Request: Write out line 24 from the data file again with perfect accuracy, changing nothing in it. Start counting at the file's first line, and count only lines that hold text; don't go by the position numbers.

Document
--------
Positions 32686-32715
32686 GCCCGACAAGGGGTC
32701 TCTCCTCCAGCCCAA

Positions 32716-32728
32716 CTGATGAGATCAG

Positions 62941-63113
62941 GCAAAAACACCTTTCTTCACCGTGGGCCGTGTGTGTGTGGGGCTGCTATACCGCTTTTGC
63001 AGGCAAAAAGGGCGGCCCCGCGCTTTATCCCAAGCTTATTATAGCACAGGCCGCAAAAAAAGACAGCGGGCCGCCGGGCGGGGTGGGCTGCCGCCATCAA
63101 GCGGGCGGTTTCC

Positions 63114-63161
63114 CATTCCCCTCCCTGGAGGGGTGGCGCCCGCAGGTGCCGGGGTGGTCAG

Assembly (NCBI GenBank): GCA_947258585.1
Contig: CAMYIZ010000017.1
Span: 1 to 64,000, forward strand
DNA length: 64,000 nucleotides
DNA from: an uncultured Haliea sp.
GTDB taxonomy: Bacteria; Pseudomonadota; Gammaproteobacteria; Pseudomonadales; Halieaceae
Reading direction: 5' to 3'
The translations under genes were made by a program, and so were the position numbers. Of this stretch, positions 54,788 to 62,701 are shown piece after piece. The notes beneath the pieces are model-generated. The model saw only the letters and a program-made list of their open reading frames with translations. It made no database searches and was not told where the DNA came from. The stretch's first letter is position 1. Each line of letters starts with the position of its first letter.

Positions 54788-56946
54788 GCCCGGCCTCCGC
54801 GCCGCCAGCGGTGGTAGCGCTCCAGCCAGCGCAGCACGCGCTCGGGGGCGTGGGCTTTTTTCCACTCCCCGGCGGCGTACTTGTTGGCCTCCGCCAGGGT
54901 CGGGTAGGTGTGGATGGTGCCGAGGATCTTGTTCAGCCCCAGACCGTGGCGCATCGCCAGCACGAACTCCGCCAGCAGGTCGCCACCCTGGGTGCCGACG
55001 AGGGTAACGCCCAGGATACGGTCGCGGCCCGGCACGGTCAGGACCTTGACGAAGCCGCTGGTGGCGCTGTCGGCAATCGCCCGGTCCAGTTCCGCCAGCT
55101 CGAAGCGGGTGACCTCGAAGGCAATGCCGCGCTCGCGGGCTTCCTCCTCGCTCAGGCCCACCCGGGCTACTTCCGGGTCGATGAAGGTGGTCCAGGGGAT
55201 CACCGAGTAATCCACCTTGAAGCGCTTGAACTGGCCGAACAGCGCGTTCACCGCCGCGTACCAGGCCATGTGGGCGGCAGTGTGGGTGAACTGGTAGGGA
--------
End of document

55001 AGGGTAACGCCCAGGATACGGTCGCGGCCCGGCACGGTCAGGACCTTGACGAAGCCGCTGGTGGCGCTGTCGGCAATCGCCCGGTCCAGTTCCGCCAGCT